Self-Mutilation in Horses
By Lynne Gunville
At first, you might notice something wrong with your horse’s skin. He may start making unusual noises or being hypersensitive to your touch in the flank area – signs that would normally point to a medical issue such as a dermatological condition.
But if you look closely at your horse’s behaviour, you’ll see a pattern, a repetitive chain of activity that indicates an altogether different problem. In veterinary medicine, this cluster of stereotypic behaviours is called self-mutilation syndrome.
If your horse is engaging in self-mutilating behaviour, you may notice him becoming hypersensitive when touched in the flank area. Photo: iStock/VM
“Stereotypic behaviour is an undesirable, repetitive and non-productive behaviour that serves no purpose and can actually cause harm to the animal,” explains Dr. Claire Card, a professor of theriogenology in the Department of Large Animal Clinical Sciences at the Western College of Veterinary Medicine (WCVM).
In horses, the range of stereotypies includes cribbing or grabbing objects with the teeth as well as repeated movements such as weaving, stall walking, and head flipping or head shaking. But of all the actions, self-mutilation syndrome is the most alarming since it includes self-injuring behaviour.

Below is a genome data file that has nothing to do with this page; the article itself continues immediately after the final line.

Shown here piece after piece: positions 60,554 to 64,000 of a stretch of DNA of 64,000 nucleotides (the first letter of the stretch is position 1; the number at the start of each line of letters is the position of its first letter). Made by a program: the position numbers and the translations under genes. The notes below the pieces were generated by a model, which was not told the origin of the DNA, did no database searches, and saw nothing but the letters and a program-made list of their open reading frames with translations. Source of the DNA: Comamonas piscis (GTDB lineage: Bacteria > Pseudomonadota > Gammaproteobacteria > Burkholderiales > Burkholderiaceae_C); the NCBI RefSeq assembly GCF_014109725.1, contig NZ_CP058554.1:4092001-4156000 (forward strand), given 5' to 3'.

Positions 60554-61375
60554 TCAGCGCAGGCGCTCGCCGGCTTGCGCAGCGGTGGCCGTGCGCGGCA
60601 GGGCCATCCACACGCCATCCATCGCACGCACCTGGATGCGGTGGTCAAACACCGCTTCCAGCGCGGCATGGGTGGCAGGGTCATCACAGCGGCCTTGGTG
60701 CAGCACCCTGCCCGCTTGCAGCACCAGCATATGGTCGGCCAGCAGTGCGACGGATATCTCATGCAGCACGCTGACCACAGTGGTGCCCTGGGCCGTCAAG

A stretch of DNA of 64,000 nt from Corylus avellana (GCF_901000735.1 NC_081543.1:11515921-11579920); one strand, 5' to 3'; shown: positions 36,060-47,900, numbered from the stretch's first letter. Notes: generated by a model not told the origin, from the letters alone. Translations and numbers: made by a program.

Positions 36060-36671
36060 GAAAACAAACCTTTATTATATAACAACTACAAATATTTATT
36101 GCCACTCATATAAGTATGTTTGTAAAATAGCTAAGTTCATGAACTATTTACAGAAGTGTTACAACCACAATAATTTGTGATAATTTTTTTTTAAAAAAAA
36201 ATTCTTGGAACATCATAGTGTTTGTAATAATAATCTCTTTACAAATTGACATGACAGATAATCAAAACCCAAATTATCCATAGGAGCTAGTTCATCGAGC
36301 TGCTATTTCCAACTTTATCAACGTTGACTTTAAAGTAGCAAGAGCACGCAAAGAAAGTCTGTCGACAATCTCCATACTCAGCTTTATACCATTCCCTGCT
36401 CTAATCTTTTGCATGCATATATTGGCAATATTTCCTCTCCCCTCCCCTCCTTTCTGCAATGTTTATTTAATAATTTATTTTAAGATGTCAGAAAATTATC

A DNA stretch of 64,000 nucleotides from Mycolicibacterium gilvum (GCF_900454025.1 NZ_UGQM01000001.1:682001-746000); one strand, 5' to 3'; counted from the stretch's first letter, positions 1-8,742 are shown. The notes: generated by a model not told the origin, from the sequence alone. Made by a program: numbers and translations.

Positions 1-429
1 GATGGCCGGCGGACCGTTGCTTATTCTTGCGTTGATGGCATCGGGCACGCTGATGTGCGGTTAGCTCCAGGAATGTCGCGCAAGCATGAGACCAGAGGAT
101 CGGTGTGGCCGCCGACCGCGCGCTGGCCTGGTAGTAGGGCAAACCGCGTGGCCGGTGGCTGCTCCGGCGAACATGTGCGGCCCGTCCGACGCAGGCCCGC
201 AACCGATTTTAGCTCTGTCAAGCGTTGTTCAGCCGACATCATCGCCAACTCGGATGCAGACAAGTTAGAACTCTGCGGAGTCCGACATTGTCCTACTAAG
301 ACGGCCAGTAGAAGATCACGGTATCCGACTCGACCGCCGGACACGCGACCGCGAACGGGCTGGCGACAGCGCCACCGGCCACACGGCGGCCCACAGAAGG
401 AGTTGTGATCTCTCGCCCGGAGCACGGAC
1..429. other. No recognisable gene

One common behaviour known as “flank biting” is often part of a chain of movements that includes an oral component. The horse turns and nips at its flanks repeatedly, often while kicking out with its hind legs. The horse may also bite at its limbs, chest, pectoral (girth) area and tail.
In many stallions and geldings, the behaviour is triggered by factors such as the presence of females in heat, the smelling of manure or urine, the anticipation of being fed, or events such as storms or weather changes. Isolation can also have a huge impact, especially if the horse is in an unfamiliar place. Generally, stereotypic behaviours are also associated with high grain diets.
While the condition only affects a minority of horses, Card sees the behaviour arise most frequently in stallions around the age of two when they reach sexual maturity. Since males typically express their dominance over other males by biting at their necks, bellies and limbs, there’s speculation that the self-mutilating behaviour results from a redirected expression of male aggressiveness.
There may be a hereditary component as well, since the condition is more commonly seen in Arabian, Quarter Horse, Thoroughbred, and Standardbred stallions. Most significantly, Card says self-mutilating behaviours are almost always found in stabled horses.
“We’ve created the Swiss cheese phenomenon where you layer isolation with a high-grain diet, you create anxiety from the isolation, and you don’t have enough forage in the diet to keep the horse busy eating during the day,” says Card. “You end up creating the conditions for this inherited tendency to be expressed.”
She points out that stereotypies are common in stables and racetracks where horses with similar temperaments are housed in small stalls with no opportunities for socialization. In addition, they have a rigid feeding schedule and are further stressed by the stable environment where horses are constantly on the move.